Adding a Porcelain Soap Dish Most tub-shower soap dishes catch water and reduce bars of soap to handfuls of mush. This age-old problem isn't caused by the soap dish itself but rather usually by the position of the dish—low on the wall near the tub, for example, where it absorbs a direct hit from the water coming out of the showerhead. To put an end to soggy soap, install a new soap dish high—and dry—on the wall, just below and a little to the side of the showerhead. If your shower walls are covered with a fiberglass or acrylic surround, buy an accessory soap dish that can be glued right to the wall. Just be sure to use the recommended adhesive or you'll permanently damage the surround.
For tiled walls, you'll need a porcelain soap dish. Two sizes are commonly available at home centers: 4 X 4 inches ($5) and 4 X 6 inches ($7). To install a new soap dish, you'll have to remove some wall tile. We installed the smaller soap dish because it required prying off only one 4 X 4 tile. If you decide to go with the larger dish, you'll have to remove one and a half tiles.
As with wall tile, porcelain soap dishes come in a variety of colors and in glossy and matte finishes. Be sure to buy a dish that matches both the color and finish of the wall tile. While at the store, pick up some tile adhesive and tile grout, too.
To start, choose a spot on the wall for the new dish that's four or five tiles below the showerhead—about 16 to 20 inches—and two or three tiles to the right or left. Next, wearing appropriate eye protection, scratch out the grout from around the tile with a grout saw or awl. Then, use a hammer and nailset to punch a series of divots across the face of the tile in an 5 pattern. Using those small craters as starting points, bore through the tile but not the wall behind it with a 1/4-inch-diameter masonry drill bit (photo 1). While still wearing your eye protection, carefully crack the tile into pieces using a 1/4-inch-wide cold chisel and hammer (photo 2). Pry out the fractured shards of tile and scrape the wall surface clean of any old mortar or leftover adhesive.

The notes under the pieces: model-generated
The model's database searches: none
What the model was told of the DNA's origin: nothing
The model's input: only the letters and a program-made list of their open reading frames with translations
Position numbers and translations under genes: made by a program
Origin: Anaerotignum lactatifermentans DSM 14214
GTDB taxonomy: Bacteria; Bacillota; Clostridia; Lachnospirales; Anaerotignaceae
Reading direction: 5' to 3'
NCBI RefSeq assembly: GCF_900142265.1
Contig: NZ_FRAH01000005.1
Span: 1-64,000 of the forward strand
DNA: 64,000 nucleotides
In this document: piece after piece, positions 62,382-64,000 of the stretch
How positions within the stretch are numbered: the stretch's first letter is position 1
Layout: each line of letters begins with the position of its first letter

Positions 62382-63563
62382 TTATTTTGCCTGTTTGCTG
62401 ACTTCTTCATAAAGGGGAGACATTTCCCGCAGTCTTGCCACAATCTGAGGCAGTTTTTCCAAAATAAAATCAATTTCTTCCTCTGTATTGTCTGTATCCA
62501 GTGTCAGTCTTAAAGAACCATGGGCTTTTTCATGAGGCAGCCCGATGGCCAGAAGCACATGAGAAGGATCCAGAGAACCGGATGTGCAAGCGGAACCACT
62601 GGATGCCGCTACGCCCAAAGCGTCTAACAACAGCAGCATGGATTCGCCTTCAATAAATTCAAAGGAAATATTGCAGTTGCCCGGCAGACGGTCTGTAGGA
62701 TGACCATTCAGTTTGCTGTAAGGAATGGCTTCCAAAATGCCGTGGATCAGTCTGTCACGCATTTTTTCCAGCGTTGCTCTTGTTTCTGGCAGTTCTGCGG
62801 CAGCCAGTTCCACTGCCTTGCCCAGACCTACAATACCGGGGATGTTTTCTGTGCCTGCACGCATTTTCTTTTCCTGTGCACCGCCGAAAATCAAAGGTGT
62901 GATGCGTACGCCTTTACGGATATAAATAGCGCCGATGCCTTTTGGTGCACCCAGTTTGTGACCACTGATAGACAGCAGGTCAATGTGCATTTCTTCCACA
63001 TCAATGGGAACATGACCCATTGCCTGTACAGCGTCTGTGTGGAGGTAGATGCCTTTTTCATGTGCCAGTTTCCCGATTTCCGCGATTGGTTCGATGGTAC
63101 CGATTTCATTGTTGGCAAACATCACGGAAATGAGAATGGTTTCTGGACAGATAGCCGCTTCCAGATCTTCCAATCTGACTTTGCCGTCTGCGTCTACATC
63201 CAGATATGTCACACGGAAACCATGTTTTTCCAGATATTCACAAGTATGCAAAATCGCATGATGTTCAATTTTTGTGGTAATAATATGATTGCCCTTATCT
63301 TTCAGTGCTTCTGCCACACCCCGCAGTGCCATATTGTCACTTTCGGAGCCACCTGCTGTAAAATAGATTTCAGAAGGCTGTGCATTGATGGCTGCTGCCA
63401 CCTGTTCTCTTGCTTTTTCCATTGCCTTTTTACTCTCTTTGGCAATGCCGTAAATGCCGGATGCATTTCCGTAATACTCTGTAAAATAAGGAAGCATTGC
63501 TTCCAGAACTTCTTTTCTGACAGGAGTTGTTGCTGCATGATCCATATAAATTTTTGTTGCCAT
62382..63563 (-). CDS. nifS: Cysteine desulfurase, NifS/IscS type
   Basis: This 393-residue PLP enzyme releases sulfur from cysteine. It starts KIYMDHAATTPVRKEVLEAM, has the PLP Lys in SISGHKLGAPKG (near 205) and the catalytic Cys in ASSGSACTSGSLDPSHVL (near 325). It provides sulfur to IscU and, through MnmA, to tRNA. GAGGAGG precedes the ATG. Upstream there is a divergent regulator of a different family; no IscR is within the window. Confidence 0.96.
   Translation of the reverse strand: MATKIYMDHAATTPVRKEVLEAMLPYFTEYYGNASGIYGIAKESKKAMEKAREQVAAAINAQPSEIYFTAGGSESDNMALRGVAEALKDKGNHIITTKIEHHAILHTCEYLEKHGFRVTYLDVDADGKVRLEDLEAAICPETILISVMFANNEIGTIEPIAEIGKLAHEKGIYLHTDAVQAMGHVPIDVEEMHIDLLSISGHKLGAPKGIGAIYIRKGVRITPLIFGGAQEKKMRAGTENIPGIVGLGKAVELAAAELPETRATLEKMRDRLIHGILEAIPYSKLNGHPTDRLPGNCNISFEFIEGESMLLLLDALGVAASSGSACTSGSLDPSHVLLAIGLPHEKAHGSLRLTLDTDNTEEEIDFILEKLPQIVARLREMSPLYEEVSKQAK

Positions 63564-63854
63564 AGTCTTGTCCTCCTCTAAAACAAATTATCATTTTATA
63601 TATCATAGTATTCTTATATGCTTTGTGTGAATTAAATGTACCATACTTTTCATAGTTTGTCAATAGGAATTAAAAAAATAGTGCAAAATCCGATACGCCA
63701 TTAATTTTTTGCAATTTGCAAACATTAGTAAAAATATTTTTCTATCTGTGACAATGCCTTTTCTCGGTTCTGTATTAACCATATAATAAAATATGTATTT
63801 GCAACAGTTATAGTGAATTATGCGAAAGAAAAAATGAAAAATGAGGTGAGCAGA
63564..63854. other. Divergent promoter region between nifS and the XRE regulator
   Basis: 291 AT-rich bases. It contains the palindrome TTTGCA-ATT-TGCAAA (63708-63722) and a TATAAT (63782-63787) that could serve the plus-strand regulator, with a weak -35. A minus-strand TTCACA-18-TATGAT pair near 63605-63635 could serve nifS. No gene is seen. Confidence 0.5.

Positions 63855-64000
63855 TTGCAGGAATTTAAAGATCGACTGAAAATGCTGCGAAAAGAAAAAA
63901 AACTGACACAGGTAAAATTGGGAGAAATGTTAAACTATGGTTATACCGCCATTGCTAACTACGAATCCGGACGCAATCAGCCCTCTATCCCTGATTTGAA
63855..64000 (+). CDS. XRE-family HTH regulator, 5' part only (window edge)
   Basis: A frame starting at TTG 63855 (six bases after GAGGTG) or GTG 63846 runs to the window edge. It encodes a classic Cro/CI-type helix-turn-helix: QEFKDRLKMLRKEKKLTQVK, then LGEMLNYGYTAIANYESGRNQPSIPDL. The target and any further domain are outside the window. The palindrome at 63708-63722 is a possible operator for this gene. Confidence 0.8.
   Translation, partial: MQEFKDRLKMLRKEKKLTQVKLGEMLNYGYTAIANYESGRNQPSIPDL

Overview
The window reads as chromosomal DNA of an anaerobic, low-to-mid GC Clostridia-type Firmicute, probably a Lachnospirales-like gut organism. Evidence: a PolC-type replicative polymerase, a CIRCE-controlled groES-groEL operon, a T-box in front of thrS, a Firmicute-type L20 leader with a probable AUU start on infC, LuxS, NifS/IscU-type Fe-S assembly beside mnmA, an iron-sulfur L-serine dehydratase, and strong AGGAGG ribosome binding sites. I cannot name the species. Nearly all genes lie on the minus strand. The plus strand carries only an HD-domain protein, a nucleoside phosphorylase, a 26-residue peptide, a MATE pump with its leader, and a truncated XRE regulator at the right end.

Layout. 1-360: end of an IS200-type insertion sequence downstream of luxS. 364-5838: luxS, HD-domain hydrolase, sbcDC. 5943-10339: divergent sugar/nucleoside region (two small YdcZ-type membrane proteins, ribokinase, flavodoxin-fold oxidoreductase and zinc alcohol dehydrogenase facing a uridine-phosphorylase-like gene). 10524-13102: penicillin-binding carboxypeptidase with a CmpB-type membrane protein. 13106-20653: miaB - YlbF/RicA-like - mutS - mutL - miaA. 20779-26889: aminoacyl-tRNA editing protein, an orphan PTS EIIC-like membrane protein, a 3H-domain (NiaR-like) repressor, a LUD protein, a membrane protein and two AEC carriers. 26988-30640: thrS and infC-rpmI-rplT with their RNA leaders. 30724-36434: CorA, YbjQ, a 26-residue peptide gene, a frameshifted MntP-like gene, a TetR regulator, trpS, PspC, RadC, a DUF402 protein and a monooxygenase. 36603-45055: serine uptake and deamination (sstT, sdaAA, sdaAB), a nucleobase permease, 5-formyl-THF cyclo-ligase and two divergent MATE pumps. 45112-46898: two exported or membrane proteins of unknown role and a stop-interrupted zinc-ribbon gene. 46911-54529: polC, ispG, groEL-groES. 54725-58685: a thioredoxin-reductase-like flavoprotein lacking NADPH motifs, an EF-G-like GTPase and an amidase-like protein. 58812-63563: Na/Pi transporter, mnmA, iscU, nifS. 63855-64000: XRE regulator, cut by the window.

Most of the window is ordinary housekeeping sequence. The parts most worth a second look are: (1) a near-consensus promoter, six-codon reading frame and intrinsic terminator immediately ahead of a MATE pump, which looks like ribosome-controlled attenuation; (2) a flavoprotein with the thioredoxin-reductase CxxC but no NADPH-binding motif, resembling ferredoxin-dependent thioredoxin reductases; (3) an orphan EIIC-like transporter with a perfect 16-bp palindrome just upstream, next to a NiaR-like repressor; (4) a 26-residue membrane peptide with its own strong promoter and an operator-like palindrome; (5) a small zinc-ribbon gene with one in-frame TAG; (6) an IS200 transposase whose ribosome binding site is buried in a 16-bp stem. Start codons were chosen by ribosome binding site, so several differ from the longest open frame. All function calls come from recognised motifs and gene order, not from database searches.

Spread a thin coat of tile adhesive onto the wall with a putty knife (photo 3). Smear some of the adhesive onto the back of the soap dish, too. Firmly press the dish into place and secure it with two or three strips of masking tape (photo 4). Check to be certain the dish is level. Wait 24 hours, then fill all the joints around the soap dish with grout. Allow the grout to dry overnight before using the shower.
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